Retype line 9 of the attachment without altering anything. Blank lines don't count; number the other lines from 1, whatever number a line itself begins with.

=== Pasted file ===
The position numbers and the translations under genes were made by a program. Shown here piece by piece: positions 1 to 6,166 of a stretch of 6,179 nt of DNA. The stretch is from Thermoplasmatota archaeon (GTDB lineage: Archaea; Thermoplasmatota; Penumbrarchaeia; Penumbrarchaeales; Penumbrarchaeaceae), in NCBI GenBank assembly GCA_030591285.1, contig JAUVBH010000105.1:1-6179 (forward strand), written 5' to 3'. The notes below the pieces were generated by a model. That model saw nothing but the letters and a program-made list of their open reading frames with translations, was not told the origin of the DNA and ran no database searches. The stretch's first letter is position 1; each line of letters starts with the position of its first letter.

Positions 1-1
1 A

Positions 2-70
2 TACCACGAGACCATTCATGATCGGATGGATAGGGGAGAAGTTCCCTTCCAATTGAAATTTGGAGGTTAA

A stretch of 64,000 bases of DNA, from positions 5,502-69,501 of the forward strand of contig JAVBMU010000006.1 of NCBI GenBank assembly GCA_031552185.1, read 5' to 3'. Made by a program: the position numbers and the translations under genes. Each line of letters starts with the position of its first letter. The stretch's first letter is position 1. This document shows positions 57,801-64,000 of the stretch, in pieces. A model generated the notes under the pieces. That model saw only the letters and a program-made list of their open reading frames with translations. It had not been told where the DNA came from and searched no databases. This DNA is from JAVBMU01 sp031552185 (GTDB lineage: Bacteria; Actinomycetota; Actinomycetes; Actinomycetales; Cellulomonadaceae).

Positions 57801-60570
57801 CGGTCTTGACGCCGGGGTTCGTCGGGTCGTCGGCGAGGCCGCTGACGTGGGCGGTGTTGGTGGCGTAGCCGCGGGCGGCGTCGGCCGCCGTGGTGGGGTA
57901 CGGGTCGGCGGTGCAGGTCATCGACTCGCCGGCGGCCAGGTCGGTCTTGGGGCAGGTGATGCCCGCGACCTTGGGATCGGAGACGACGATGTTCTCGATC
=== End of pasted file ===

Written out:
57901 CGGGTCGGCGGTGCAGGTCATCGACTCGCCGGCGGCCAGGTCGGTCTTGGGGCAGGTGATGCCCGCGACCTTGGGATCGGAGACGACGATGTTCTCGATC